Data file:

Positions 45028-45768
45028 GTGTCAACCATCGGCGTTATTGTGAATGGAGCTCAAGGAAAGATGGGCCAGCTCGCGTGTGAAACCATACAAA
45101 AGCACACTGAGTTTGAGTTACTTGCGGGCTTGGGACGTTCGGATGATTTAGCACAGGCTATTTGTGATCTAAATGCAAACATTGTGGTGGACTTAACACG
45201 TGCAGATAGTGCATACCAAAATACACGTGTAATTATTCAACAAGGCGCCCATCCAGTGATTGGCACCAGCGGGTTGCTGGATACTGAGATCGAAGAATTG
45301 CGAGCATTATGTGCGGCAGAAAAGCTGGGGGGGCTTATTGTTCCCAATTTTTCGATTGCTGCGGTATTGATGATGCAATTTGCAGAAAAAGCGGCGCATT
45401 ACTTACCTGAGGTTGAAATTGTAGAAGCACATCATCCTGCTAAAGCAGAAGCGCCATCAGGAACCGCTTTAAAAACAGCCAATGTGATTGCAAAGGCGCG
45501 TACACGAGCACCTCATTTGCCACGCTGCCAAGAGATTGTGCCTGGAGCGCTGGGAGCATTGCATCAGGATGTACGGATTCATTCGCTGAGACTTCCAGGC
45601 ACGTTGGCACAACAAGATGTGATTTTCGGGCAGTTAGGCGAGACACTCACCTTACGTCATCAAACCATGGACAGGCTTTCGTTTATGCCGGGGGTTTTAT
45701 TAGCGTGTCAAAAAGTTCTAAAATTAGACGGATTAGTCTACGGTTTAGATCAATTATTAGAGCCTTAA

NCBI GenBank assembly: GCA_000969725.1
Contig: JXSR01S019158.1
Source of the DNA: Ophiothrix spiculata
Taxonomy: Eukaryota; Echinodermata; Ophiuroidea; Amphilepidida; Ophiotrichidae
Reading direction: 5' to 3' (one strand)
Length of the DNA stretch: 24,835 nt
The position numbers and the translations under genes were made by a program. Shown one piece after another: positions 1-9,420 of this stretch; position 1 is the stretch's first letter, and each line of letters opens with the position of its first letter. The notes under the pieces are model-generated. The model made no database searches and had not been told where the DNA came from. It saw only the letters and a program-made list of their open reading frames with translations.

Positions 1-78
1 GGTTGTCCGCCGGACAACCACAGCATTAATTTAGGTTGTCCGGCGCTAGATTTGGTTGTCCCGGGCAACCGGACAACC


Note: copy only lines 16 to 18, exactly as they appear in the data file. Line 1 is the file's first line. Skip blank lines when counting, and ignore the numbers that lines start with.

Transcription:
The position numbers and the translations under genes were made by a program. Shown one piece after another: positions 1-9,420 of this stretch; position 1 is the stretch's first letter, and each line of letters opens with the position of its first letter. The notes under the pieces are model-generated. The model made no database searches and had not been told where the DNA came from. It saw only the letters and a program-made list of their open reading frames with translations.

Positions 1-78
1 GGTTGTCCGCCGGACAACCACAGCATTAATTTAGGTTGTCCGGCGCTAGATTTGGTTGTCCCGGGCAACCGGACAACC